Happily so, several older adults in our church have found new love—friendships, marriages—to replace the possible isolation of divorce, a spouse’s death or illness. At a stage in life when it might seem unlikely, love re-emerges as a wonderful part of their lives. I’m glad for them, and also wonder, “What’s there to love?”
That question is not necessarily out-of-hand. In today’s hyper-sexualized environment, it’s too easy to connect love-worthiness with physical attraction. Mass media tempts us to think that attractiveness is the same as bodily perfection, so it’s hard for most of us who are older to measure up to those false standards. It might seem like it would be hard for us to be lovable.
For those who, in their later years, find lovable others with whom to share life, the question elicits a resounding, “Of course there’s lots to love about older people!” They enjoy their attractiveness and desirability. They know they’re lovable!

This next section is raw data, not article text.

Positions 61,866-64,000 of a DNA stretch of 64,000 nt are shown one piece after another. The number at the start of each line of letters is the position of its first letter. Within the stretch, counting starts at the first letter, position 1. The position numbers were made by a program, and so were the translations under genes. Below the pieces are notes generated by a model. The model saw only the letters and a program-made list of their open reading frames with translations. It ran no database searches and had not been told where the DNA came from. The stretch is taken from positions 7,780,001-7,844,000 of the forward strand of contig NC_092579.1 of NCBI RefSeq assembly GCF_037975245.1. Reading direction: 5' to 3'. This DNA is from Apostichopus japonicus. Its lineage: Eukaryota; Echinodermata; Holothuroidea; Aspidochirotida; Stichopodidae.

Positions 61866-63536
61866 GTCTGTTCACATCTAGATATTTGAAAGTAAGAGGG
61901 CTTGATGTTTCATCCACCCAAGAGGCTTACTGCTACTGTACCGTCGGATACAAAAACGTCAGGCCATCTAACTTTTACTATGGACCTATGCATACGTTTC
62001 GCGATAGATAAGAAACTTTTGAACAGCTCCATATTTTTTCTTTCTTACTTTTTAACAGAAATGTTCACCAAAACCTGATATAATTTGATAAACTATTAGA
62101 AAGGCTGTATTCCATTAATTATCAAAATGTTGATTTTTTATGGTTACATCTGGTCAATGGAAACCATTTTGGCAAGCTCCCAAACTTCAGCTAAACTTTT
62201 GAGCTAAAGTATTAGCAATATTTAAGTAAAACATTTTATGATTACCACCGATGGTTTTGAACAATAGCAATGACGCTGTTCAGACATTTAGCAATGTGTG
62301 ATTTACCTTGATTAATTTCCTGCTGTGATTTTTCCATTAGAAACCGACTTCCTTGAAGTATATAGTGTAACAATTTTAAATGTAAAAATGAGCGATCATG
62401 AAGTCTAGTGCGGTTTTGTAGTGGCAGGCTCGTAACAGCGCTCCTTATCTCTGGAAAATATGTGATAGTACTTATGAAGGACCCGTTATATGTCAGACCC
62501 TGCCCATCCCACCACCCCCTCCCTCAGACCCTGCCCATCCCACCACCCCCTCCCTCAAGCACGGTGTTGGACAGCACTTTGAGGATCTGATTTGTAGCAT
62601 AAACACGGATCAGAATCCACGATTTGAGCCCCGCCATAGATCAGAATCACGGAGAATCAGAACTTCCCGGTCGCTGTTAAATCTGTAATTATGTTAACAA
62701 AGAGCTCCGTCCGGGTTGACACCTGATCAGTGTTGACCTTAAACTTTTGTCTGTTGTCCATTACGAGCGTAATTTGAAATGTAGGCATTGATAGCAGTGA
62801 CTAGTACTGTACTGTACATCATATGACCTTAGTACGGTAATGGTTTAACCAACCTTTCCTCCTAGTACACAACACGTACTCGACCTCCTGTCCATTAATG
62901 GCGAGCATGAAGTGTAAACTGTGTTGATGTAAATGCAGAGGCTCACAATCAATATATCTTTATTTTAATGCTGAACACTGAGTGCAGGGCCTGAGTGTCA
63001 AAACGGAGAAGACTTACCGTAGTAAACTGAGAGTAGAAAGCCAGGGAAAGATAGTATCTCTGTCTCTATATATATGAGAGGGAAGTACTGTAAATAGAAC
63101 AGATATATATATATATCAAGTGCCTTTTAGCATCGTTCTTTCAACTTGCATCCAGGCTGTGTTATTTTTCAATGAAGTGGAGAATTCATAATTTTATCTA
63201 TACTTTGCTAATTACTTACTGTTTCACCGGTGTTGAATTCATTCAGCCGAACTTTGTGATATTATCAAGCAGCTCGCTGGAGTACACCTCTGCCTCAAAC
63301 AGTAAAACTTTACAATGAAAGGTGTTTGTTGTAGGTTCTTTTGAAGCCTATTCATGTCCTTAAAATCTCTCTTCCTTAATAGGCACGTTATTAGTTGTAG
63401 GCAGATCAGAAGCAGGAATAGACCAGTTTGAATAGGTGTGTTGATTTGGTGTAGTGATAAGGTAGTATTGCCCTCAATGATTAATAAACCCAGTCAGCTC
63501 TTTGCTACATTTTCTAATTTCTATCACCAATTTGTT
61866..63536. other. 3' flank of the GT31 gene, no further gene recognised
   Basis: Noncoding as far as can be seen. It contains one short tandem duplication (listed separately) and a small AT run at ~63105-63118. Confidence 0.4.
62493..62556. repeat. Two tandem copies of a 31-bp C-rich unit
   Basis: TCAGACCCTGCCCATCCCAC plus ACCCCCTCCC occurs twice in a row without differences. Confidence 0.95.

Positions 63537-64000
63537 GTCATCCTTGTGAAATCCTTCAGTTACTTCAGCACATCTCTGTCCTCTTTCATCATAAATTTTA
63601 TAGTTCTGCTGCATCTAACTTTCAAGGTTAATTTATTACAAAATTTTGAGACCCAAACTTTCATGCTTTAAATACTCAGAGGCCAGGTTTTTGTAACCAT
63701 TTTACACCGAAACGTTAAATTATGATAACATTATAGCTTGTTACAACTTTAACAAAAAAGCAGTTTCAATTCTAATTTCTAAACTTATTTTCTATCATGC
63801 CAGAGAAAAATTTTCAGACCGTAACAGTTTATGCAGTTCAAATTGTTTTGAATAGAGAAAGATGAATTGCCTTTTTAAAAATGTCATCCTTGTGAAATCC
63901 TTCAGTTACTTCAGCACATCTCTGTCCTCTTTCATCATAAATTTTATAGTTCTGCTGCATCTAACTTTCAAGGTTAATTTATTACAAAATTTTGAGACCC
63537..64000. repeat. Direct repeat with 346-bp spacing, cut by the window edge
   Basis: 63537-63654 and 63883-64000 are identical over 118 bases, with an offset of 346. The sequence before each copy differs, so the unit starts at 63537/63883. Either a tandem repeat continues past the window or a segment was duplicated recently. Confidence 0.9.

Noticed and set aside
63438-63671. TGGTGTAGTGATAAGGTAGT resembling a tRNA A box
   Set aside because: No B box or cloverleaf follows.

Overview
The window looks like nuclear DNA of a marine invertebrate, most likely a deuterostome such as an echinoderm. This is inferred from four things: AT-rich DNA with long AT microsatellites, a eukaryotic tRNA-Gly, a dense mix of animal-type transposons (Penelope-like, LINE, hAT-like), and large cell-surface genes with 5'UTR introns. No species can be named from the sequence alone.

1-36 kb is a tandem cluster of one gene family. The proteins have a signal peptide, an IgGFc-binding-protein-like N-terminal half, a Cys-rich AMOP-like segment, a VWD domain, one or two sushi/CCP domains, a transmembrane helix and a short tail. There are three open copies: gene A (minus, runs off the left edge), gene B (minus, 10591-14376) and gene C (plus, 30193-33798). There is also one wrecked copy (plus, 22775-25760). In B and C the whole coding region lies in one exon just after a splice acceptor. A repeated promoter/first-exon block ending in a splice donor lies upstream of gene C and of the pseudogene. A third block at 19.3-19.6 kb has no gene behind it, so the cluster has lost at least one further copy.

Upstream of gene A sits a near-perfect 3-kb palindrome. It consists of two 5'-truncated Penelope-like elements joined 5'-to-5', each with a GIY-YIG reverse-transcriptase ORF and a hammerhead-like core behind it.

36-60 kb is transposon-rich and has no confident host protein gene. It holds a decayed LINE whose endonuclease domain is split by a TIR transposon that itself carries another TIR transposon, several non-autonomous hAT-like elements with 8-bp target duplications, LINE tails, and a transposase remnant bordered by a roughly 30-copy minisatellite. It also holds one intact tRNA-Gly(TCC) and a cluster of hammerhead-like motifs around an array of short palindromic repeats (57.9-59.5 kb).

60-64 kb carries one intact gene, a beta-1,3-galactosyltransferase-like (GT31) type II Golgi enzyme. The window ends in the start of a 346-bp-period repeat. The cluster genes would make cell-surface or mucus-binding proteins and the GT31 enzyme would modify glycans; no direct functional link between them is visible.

So what’s there about older adults that might be lovable?
What comes to mind immediately is the enduring quality of our smiles. Perhaps framed by wrinkles, our faces remain eye-catching. We may have polished our positive personal traits to perfection. Our lives contain delightful stories. If we’ve been humbled beyond arrogance, we’re approachable and pleasant to be around. We know and accept who we are. We value each day and each relationship. We’re good at giving and receiving attention and regard. We’ve stopped trying to impress others. We’ve matured into generous, kind and caring people. We’re lovable, all right!
Why bring this up? So none of us thinks less of ourselves than we should. So we remain aware of the possibility that someone close-by may find us attractive, fascinating or desirable. So we can be both lovable and loving!
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